2nd annual relay a real success story
It is touching that so many people in Tonganoxie worked on this year's Relay for Life.
Although the 12-hour benefit for the American Cancer Society didn't raise as much money as organizers would have liked, the second annual event served again to raise awareness about cancer. The start of the 2000 relay originally was scheduled for May 12, fewer than 24 hours after a tornado passed through Tonganoxie. The organizers, rightly so, decided to postpone the relay. They say it cost them some funding.
Last year's relay raised more than $26,500, while this year's event in Reusch Memorial VFW Park raised more than $19,000.
But still, the relay serves another purpose: To help all of us pause and think about those people we know and have known who have developed cancer.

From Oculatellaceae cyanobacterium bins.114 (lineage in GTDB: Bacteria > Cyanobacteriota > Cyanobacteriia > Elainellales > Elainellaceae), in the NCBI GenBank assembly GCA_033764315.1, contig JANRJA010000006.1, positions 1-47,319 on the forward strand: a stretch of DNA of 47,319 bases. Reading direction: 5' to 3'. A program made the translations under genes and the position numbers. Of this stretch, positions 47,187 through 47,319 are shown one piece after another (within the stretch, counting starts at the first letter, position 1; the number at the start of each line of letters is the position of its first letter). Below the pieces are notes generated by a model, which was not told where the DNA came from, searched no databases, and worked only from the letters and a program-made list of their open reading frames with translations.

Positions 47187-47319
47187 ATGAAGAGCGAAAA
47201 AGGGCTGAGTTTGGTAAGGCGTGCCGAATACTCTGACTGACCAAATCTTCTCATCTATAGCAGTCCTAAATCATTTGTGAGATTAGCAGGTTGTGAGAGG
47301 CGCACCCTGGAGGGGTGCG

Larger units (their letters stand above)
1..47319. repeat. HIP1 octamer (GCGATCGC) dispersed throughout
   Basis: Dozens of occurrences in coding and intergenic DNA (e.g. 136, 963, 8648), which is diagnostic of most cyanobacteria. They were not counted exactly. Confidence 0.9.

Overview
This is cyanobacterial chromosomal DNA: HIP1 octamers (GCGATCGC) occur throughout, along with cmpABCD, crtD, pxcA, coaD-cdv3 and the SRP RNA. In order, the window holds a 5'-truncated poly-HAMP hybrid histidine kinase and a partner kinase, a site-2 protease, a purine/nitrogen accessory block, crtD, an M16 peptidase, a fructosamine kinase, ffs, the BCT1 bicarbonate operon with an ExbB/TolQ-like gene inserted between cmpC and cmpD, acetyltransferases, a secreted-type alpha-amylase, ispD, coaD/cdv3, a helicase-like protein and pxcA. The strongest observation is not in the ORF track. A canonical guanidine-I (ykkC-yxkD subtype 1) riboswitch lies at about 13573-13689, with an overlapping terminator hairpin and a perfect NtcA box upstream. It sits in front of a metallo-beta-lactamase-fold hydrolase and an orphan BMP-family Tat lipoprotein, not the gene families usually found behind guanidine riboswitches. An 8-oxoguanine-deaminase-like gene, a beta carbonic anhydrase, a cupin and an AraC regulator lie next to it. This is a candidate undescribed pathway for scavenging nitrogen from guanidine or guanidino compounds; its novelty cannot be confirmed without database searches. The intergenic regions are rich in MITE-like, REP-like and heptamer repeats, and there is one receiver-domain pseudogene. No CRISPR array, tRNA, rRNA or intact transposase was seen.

One in three Americans will be diagnosed with cancer in their lifetime, according to the American Cancer Society.
The relay provides an opportunity for those of us who are cancer survivors, for those of us who have cancer and for those of us who are touched in some way by cancer to join the fight against the disease.
Relay for Life traces its roots back to 1985, when a Tacoma, Wash., surgeon and volunteer for the American Cancer Society ran and walked on a track for 24 hours by himself. He raised $27,000 to battle cancer. Across the nation, the 2000 event is projected to raise more than $150 million in nearly 2,800 communities.
It is heartening that so many local volunteers organized, participated and donated their time, money and energy to this important event.
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